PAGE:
How government can support social licence for contact tracing
At the start of April, InternetNZ offered to host an online conversation on contact tracing and the Internet. We hosted an online collaborative document, and a Zoom meeting on April 17. We released a series of documents on contact tracing and the Internet, which now includes summary notes from the conversation we hosted (pdf).
Why do we need to talk about contact tracing?
Contact tracing is a vital part of New Zealand’s strategy for COVID-19,1 and will become even more important after the initial phase of lockdown level 4.2 As people recognise how important it is likely to be, we have seen a developing online conversation about whether Internet technologies can help to trace cases of COVID-19, with tech enthusiasts proposing clever uses of apps or location data, privacy advocates raising concerns about mass surveillance, and public health workers busy with the work of finding and helping people who are unwell.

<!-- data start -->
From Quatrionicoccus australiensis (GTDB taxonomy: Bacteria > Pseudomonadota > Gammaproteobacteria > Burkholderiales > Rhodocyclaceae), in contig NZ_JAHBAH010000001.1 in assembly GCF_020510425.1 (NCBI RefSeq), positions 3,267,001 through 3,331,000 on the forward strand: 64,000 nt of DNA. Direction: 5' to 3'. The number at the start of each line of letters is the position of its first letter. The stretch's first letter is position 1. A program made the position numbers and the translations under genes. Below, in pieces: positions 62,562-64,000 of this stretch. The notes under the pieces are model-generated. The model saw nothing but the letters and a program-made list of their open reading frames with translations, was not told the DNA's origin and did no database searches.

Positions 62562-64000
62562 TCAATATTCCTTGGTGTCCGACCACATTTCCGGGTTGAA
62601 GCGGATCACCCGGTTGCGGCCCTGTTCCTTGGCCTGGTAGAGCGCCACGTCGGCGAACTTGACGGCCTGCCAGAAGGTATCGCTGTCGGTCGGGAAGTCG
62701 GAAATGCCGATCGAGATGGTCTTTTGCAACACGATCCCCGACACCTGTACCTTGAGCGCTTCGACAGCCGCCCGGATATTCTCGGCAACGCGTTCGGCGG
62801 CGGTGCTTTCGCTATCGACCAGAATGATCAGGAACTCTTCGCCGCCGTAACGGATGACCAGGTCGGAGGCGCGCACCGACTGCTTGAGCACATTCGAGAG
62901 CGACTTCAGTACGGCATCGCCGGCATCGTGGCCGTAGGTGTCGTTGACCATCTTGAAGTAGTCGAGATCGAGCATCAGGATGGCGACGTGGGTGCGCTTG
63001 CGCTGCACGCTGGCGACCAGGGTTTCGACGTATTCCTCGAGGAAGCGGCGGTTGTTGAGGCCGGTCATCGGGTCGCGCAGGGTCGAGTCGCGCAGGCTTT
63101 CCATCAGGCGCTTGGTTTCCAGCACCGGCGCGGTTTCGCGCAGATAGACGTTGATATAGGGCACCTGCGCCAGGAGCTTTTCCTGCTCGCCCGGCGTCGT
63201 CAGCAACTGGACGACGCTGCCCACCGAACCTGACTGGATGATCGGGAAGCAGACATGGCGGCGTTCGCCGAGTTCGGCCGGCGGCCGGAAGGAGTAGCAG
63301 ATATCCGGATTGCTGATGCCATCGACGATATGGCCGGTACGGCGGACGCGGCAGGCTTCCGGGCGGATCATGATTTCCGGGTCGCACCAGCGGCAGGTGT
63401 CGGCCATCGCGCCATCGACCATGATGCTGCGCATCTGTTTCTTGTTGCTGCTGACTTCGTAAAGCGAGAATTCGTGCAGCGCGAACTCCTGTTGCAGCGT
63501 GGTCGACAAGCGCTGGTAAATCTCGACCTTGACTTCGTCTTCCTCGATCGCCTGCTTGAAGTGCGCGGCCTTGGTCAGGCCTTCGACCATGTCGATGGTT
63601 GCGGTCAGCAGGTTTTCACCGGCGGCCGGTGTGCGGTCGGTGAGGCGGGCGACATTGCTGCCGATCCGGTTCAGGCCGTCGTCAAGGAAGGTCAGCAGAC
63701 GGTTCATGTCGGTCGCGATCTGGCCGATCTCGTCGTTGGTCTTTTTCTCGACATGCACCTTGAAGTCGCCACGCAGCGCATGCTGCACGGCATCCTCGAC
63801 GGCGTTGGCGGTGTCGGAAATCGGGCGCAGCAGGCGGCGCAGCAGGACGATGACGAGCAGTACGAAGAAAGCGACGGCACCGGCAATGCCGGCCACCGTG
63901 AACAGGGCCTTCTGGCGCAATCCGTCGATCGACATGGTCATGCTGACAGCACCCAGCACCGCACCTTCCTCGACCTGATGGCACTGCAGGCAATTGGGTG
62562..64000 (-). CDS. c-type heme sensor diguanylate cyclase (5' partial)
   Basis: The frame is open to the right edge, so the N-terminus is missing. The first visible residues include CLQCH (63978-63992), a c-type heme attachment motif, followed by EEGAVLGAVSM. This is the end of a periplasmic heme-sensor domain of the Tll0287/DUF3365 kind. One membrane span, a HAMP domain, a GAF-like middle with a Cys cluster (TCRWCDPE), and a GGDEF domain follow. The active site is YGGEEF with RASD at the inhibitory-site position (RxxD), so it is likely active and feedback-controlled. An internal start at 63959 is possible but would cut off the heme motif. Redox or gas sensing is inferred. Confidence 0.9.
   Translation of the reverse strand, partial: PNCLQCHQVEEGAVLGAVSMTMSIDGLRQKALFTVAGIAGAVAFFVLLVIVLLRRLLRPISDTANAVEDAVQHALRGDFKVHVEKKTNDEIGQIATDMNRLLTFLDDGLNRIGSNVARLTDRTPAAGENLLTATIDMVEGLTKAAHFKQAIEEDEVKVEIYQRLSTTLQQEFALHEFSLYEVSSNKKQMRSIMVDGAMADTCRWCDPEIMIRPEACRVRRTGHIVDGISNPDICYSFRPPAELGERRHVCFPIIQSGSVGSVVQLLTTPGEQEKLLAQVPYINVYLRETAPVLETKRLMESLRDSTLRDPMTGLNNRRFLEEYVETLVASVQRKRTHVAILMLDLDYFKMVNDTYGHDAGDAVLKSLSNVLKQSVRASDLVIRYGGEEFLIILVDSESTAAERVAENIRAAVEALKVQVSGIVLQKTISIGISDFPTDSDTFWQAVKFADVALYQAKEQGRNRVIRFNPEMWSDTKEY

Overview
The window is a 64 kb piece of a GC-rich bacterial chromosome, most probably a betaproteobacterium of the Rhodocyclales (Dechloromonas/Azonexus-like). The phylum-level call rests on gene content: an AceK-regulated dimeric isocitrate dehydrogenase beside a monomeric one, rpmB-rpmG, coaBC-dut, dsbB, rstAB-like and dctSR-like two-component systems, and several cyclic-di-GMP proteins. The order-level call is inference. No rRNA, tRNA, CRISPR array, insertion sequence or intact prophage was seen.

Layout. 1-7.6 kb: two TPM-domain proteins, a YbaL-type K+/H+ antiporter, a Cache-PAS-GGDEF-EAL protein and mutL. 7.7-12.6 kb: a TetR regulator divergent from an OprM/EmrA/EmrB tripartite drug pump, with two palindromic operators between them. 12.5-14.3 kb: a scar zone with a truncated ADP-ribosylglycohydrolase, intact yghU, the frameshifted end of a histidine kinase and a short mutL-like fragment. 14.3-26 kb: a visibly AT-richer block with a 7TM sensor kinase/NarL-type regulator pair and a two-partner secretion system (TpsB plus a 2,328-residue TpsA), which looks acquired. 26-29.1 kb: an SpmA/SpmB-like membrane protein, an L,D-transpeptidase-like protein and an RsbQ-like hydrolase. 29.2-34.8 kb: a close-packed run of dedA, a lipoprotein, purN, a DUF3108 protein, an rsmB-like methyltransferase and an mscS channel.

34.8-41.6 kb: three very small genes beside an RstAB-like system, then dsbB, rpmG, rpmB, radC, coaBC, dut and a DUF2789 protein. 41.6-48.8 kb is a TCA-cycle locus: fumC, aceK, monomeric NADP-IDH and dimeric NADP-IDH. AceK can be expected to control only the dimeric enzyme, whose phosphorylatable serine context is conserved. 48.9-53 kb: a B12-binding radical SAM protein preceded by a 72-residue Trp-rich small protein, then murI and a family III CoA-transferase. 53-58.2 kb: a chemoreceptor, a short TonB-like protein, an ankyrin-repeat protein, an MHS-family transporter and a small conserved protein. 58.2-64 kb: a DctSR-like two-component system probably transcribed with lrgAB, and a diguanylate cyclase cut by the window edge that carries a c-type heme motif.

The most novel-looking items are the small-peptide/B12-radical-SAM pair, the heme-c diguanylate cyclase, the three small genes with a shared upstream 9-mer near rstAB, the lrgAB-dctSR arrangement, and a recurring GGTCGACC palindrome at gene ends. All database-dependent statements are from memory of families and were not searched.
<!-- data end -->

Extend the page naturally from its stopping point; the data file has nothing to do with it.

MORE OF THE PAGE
Like other policy issues touching on the Internet, this one combines technical details, social concerns, and pressing practical issues. Based on our experience, the best path forward is a conversation which reflects all of the key perspectives: public health experts, technologists, and civil society voices who can speak for affected communities, which in New Zealand includes Māori. Being inclusive also helps to ensure measures are effective, giving people a clear story about how they help, and how they fit into our shared efforts.